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Geosynthetics International – Volume 22, Issue 3 is now available

<gs_thumbnailGeosynthetics International Volume 22, Issue 3 is now available!

Articles include:

  • Effect of high temperatures on the physical and mechanical properties of HDPE geomembranes in air
    • Authors: F. B. Abdelaal; R. K. Rowe; Y. G. Hsuan; R. Awad
    • ABSTRACT: The effect of elevated temperatures, particularly between 95 and 115°C as encountered in some geoenvironmental applications, on the physical and mechanical properties of high-density polyethylene (HDPE) geomembranes (GMBs) is examined. Four commercially available HDPE GMBs were incubated in air at temperatures ≥ 85°C. Investigation of the thermograms by differential scanning calorimetry showed a significant change in the polymer morphology with an increase of the incubation temperature and duration, especially at 105 and 115°C. The morphological changes due to annealing involve thickening of the lamella crystals of the polymer and a change in the tie molecules joining the lamella crystals. The effect of annealing was most evident in the stress crack resistance of the GMB incubated at 105 and 115°C prior to polymer degradation. In particular, an increase in stress crack resistance due to annealing could mask the effects of polymer degradation at temperatures above 95°C. Changes in morphology did not affect melt index whose changes were largely attributed to polymer degradation.
  • Numerical analysis of centrally and eccentrically loaded strip footing on geotextile-reinforced sand
    • Author: E. Sadoglu
    • ABSTRACT: Geosynthetics have been proposed for use as a method of increasing the bearing capacity of a soil medium below a footing, and of reducing settlement. In this study, load-settlement behaviour of strip footings was investigated experimentally and numerically. The ultimate load of centrally and eccentrically loaded model strip footings resting on reinforced and unreinforced sand were determined under plane strain conditions. Sand was placed in a tank at a relative density of 0.74 to obtain general shear failure. Numerical simulation of the experimental set-up was carried out using Plaxis 2D software. Woven geotextile was used as the soil reinforcement. The Mohr–Coulomb material model was utilised to model the sand and load–settlement curves were obtained numerically. Using the reinforcement caused an increase in ultimate load in both numerical simulations and laboratory tests. The effect of changes in ultimate bearing capacity due to load eccentricity was investigated using both numerical and analytical methods.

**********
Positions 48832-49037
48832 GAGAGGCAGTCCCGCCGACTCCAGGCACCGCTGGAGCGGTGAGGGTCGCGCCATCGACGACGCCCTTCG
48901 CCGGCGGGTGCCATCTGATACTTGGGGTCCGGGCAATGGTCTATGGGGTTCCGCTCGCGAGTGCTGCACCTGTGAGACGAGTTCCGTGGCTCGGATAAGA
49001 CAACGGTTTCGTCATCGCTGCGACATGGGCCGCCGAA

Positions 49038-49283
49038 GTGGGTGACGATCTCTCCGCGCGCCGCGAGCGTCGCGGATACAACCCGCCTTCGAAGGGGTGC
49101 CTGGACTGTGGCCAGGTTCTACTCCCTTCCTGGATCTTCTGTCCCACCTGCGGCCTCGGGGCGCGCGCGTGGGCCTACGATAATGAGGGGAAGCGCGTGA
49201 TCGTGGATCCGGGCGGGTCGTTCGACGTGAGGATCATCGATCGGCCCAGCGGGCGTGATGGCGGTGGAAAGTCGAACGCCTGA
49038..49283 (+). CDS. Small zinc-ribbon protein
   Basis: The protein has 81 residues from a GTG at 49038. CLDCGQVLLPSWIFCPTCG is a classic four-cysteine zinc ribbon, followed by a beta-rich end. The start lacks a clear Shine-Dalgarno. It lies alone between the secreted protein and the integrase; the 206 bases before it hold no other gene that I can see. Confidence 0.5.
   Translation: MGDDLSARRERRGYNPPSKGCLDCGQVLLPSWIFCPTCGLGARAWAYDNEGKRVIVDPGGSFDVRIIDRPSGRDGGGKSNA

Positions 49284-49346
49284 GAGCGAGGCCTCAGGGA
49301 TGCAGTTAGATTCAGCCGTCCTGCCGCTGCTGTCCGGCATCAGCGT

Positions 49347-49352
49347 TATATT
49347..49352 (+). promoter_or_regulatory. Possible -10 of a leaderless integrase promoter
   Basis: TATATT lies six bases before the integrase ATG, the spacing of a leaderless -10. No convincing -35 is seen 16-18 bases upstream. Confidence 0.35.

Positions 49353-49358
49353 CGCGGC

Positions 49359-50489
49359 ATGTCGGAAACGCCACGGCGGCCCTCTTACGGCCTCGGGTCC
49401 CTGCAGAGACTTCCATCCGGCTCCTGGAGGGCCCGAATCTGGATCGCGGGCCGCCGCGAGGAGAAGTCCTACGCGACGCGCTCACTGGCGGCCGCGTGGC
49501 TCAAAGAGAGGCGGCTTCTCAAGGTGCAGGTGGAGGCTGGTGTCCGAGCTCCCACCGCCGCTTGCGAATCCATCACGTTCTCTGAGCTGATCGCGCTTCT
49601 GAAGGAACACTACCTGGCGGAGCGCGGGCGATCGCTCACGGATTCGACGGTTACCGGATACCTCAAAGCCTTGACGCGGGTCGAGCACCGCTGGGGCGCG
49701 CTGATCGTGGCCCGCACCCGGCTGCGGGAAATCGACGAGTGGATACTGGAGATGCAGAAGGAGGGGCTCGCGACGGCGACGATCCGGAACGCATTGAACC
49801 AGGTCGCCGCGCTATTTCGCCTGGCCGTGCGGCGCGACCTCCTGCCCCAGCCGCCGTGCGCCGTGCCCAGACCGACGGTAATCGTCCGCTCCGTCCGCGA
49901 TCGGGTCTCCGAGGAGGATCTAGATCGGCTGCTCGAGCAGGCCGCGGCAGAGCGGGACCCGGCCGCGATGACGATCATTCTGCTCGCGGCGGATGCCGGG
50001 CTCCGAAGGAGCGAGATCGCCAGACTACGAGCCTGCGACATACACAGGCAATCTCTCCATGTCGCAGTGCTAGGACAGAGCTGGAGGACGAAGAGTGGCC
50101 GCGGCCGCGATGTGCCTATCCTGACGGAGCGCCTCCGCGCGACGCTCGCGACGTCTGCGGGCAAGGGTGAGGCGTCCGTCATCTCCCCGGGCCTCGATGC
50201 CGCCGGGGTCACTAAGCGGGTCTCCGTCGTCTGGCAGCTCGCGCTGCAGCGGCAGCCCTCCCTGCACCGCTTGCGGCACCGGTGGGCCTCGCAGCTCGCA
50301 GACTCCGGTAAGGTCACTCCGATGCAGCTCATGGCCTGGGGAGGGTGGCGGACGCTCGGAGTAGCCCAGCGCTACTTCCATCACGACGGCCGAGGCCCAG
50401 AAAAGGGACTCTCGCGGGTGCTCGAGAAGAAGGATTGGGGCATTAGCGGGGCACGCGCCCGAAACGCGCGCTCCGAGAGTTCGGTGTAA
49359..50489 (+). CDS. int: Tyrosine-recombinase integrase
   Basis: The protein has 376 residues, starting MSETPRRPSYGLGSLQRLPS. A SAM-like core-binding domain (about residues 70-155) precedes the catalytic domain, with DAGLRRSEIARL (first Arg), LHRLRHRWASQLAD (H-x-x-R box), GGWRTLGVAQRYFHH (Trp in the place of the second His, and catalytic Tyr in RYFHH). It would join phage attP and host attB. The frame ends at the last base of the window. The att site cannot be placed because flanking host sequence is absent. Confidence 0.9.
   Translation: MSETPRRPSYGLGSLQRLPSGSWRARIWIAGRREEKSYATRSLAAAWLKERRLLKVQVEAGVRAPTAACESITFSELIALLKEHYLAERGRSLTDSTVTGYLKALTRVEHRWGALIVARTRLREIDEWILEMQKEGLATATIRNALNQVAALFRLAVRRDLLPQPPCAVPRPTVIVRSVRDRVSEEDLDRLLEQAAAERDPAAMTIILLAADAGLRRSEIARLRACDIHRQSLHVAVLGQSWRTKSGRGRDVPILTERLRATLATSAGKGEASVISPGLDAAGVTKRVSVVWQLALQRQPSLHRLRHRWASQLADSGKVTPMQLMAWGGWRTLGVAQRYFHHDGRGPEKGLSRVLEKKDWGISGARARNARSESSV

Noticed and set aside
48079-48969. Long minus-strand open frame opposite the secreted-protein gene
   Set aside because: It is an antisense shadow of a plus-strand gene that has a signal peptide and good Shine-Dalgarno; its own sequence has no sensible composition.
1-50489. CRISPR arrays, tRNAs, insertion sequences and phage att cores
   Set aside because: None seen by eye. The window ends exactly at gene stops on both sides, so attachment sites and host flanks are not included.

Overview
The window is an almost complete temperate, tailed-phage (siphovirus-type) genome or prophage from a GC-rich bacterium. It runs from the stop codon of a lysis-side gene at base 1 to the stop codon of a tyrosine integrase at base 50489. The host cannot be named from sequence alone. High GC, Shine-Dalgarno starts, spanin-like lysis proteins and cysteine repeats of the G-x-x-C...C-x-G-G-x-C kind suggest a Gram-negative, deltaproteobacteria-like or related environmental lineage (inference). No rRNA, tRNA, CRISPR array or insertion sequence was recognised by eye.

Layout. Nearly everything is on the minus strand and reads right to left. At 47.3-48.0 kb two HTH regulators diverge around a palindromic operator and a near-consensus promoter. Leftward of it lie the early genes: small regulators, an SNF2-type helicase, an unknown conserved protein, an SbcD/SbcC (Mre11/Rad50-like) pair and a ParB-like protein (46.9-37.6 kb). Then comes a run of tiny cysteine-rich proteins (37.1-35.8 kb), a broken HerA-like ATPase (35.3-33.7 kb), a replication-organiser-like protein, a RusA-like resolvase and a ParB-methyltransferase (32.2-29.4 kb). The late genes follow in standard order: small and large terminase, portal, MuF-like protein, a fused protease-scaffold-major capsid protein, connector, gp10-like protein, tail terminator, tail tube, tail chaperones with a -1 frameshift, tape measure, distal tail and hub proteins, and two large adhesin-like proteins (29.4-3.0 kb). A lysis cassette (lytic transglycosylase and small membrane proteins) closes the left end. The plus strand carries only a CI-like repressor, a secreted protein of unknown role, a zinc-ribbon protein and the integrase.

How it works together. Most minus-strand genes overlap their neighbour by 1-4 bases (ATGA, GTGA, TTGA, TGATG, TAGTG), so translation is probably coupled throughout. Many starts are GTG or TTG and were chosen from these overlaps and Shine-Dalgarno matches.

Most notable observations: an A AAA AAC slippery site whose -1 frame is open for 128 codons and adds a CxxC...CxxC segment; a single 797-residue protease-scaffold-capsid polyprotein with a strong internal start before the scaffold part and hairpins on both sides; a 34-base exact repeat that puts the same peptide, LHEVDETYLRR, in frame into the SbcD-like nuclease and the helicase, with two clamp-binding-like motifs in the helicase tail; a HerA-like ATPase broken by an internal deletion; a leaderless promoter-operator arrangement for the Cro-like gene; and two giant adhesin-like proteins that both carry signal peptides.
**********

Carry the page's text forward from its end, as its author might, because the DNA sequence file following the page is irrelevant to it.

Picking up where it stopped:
• Experimental and analytical studies of geosynthetic tubes filled with expanded clay lightweight aggregate
    • Authors: J. Górniak; P. Villard; C. Barral; Ph. Delmas; A. Want
    • ABSTRACT: A new type of mechanically stabilised earth structure composed of geosynthetic tubes filled with expanded clay lightweight aggregate and backfill with geosynthetic reinforcement is introduced. The results of the study demonstrate that alternative solutions such as expanded clay lightweight aggregates can be used in interaction with geosynthetics in comparison to classical soil. The new type of geosynthetic tubes filled dynamically with expanded clay lightweight aggregate was tested in situ under compressive loading. The geosynthetic tube was instrumented with load cell transducers and the characteristic cross-section was obtained from three-dimensional scanner measurements after loading. Next, a simplified engineering formulation for geosynthetic tubes under compressive loading and unloading was evaluated including the influence of volume variation of the tube. It is based on the classical approach from soil mechanics and it produces the required design tensile force of the tube dependent on geosynthetic stiffness. The experimental results of compressive loading tests were compared with analytical equations. The results are discussed and show the influence of the geosynthetic stiffness on the behavior of the tube in terms of loading capacity, volume variation and cross-section of the tube. The agreement between theoretical analyses and experimental results was reasonably good and can be formally accepted for a given volume variation of the geosynthetic tube.